Last spring we decided to create a space in our back yard which would attract birds so that we could enjoy watching them from our kitchen window. Since our garden has no trees and we don’t own any of the fencing, we had nowhere convenient where we could hang some feeders. So the first thought was in creating a standing bird table or a feeding station where we could hopefully tempt some small songbirds with some food. Our main challenge was that we also did not have any money to invest in the project which meant that we’d have to opt for a DIY solution.
Looking around at various tables and feeder stations, we had a good idea of what we wanted but the prices were really prohibitive. We figured that we’d rather spend that money on supplying good quality seed and treats through the year rather than on what are essentially just bits of wood. Besides, I figured that the birds really would not care what the equipment looks like, just as to whether they could easily and safely get to the food.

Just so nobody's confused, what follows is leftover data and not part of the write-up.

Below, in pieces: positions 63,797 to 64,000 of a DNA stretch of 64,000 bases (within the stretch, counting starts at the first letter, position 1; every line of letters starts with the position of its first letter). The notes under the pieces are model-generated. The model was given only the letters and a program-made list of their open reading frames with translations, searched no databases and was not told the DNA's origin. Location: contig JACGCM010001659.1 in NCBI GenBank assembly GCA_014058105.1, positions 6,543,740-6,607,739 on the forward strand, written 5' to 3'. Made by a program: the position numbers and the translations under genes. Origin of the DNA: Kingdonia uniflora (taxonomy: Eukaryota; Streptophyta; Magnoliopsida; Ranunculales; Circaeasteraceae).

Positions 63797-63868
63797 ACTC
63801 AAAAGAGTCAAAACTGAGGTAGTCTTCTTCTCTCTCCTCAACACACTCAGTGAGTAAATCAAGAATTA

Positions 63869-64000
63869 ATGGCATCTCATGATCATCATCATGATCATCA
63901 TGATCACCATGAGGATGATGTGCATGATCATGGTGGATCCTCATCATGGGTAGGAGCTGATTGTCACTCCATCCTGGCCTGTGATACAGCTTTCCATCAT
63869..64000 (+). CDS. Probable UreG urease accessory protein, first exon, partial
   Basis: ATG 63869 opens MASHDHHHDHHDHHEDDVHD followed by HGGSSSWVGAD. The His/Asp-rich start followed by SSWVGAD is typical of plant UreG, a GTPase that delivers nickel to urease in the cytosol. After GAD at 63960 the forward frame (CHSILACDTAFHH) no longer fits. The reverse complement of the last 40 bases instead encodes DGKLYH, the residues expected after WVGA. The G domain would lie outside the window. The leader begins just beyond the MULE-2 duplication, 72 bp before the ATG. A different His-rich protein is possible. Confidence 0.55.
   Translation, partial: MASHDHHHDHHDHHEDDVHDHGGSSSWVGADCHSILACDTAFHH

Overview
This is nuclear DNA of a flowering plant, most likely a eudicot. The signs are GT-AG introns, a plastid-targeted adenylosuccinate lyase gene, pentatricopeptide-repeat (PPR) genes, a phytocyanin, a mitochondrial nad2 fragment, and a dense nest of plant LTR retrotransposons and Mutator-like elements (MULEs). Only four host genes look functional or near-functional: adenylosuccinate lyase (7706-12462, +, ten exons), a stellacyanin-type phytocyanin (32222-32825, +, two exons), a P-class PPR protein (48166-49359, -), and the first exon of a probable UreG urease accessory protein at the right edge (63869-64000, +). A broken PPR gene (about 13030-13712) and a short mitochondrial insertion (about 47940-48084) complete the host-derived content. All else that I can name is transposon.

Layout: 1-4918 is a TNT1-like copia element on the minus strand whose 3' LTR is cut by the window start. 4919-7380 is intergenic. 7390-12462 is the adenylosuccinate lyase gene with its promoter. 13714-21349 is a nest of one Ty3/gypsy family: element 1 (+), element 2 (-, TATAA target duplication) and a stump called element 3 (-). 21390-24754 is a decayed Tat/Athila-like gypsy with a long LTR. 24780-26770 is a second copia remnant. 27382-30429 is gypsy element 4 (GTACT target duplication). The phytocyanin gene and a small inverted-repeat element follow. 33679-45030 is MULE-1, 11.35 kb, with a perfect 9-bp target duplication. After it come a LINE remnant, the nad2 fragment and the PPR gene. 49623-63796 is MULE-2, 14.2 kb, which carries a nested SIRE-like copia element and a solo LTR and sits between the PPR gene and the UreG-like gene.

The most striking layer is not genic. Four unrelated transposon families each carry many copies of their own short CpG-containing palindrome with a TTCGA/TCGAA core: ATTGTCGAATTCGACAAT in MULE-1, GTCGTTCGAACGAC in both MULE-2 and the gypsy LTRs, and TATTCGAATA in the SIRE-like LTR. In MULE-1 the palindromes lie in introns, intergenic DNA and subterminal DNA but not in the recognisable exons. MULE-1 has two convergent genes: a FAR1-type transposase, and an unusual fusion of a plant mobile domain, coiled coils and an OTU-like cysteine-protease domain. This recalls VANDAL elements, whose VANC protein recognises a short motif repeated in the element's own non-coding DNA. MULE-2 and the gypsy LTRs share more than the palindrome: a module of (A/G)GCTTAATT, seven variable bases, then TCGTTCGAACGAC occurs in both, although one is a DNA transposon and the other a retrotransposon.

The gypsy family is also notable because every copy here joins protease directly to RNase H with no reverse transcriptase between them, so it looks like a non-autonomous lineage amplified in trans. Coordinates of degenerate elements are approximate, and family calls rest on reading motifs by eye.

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Making Your Own Bird Stations and Tables
It is still possible to create your own feeding areas, even when you have little money to spend. However, before you start on your journey to make a feeding station or table for your backyard or garden birds to feast at, consider whether you really need one at all.
If you have trees with sturdy enough branches, then you have somewhere to hang the feeders and food from already.
You may also have a hut, shed or garage in your garden that you can fix brackets or hammer long nails into for holding bird feeders and small hanging seed trays.
You may even have a strong and no longer used washing line to use as well.